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The revolutionary industry

  • Published at 07:07 pm April 23rd, 2017
  • Last updated at 07:23 pm April 23rd, 2017
The revolutionary industry

Iwas nearly forced into the BGMEA advisory board by my friend Atiqul Islam, former BGMEA president, to help him come out of the mess that was the Rana Plaza collapse and other relevant incidents.

It was a very challenging time -- morale was down, many small factories were taken out of the global supply chain, orders were cancelled, rights groups were becoming vocal against the Bangladesh apparel sector and so was the international civil society, academia, and development partners.

Anything the BGMEA leadership thought of doing was twisted against them, be it individually or collectively.

Every little concession or waiver from the government was being challenged by the media and part of the local civil society. There were surprises everywhere.

A headless chicken

Our BGMEA friends didn’t know what to do. The government and senior political leadership were out to salvage our apparel sector in any way possible -- perhaps the silver lining in this sordid affair.

Our PMO, finance ministry, labour ministry, and the foreign ministry showed an unprecedented combined effort in tackling the situation.

The buyers, upon pressure from international civil society, somehow echoed voice of a portion of our civil society; and the government decided to form Accord and Alliance to streamline their efforts in ensuring worker safety in our RMG sector.

While the ILO put in an integrated effort along with the government.

The sad part was that certain elements within the BGMEA leadership were still feeling rather restrictive, and even aggressive to some extent.

They were averse to any criticism or media reports, even if it was genuinely constructive. We had long sessions with them and Atiqul Islam.

We forced them to bite a few bullets -- build bridges with media community, the civil society, the international media, and business school professors, and, more importantly, hold regular dialogue with workers and their leaders.

Damage control

That was the time we recruited a few serving journalists to join the BGMEA, strengthened their research wing, got in touch with leading academia at Harvard Business School and Stern School of Business, changed the BGMEA directory to “apparel story” to accommodate more opinions from the factory floors and other stake-holders.

In the same way, BATEXPO became the “Bangladesh Apparel Summit.”

With extensive help from ILO, the EU, and other global stake-holders, we were able to put up Centre of Excellence for Bangladesh Apparel Industry.

The market could see a lot of synergy taking place between broader stake-holders.

Most of us realised that our workers were the true partners in progress -- and we genuinely need to take care of our true partners

It wasn’t all about scrubbing off the bad image and reputation that our RMG industry had donned after Rana Plaza; we also worked very closely with National Board of Revenue and Bangladesh Bank to reevaluate the apparel industry’s tariff structure, especially to save the small ones from the brink of collapse, increase the size of the export development fund (EDF), and increase the entity/single party limit under EDF.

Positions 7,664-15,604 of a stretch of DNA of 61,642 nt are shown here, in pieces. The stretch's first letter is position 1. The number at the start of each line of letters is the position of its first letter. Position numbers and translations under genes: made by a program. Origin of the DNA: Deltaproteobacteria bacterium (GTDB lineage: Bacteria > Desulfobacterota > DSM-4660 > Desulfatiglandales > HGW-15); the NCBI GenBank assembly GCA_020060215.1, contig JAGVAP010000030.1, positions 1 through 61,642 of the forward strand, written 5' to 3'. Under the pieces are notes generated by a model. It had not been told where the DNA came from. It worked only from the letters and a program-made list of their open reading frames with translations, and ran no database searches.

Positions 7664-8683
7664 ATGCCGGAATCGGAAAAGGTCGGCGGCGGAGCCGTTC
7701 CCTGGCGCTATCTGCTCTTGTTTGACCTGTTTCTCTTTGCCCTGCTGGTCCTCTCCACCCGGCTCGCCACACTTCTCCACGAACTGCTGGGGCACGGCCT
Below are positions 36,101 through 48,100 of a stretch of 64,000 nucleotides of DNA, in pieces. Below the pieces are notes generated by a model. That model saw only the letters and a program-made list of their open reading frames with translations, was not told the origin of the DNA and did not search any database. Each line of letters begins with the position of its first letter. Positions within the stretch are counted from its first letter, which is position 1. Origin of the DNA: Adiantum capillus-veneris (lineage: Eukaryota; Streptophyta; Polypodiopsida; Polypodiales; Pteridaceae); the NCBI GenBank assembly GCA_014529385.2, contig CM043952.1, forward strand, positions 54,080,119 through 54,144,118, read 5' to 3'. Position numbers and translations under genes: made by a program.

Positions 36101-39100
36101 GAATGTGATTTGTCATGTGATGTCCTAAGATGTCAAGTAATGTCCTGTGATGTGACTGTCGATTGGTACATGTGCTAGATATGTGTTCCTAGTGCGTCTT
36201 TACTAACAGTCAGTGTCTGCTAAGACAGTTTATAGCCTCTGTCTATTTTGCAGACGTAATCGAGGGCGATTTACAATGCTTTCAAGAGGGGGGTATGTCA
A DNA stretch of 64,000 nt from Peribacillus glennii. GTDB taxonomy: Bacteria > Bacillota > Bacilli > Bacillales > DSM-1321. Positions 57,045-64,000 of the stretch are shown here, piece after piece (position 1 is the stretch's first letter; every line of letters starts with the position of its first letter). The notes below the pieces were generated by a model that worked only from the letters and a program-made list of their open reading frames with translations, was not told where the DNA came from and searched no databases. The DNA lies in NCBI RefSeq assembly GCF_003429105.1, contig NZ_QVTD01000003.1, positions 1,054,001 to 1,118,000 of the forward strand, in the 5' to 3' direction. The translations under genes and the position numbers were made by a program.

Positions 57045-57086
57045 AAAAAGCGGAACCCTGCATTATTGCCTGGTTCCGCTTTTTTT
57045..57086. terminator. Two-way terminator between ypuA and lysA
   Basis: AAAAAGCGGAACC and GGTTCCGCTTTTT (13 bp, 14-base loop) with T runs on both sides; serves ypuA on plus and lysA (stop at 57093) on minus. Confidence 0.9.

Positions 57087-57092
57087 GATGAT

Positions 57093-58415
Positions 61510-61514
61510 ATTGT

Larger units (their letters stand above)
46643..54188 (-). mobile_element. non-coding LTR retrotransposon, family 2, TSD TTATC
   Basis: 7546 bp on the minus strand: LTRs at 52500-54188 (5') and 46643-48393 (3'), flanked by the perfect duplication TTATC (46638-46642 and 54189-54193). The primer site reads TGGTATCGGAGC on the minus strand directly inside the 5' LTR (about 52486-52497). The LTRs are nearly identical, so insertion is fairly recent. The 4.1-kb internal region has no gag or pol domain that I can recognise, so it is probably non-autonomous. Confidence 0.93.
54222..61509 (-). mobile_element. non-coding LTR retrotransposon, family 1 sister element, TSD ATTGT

We initiated dialogue with the Japanese embassy and JICA to explore the possibilities of putting up a financing package in order to retrofit and relocate the small factories.

We held several discussions with regard to putting up an integrated financing package for establishing the “garments polli” at Bausia, Munshiganj.

The true partners

We weren’t quite as successful as we’d hoped we’d be, since a befittingly large financing package at an affordable rate could not be arranged commercially.

A few Chinese companies did show interest, one even signed an MoU. I am not aware of the latest development.

One thing we understood was that the Bangladesh apparel industry has reached the “too big to fail” stage, due to its size and product diversity.

Most of us realised that our workers were the true partners in progress -- and we genuinely need to take care of our true partners.

We kept on talking about “productivity improvement,” but not much could be done as it required heavy financial commitment.

While few of our apparel producers reached an enviable stage -- be it green factory environment, workers health and safety, building technology solutions, or the business re-engineering process -- many others lagged behind.

It’s important to note how most of our producers realised that the government can’t do much apart from using police force to pacify mobs or workers.

We need to solve our own problems in managing workers, through the adoption of better technology to increase production, avoiding any surprises by putting up improved fire-safety equipment, and ensuring worker training and efficient financing package.

We are now talking to the media, the US state department, the EU, and other development partners much more openly than in the past.

We are ready to take criticism into account, go the extra mile to build friendships, and constantly research new avenues for growth.

Thanks to Atiq and his BGMEA team for rising to the occasion and making a commitment to learning from mistakes.

Mamun Rashid is a leading economic analyst and former advisory board member, BGMEA.

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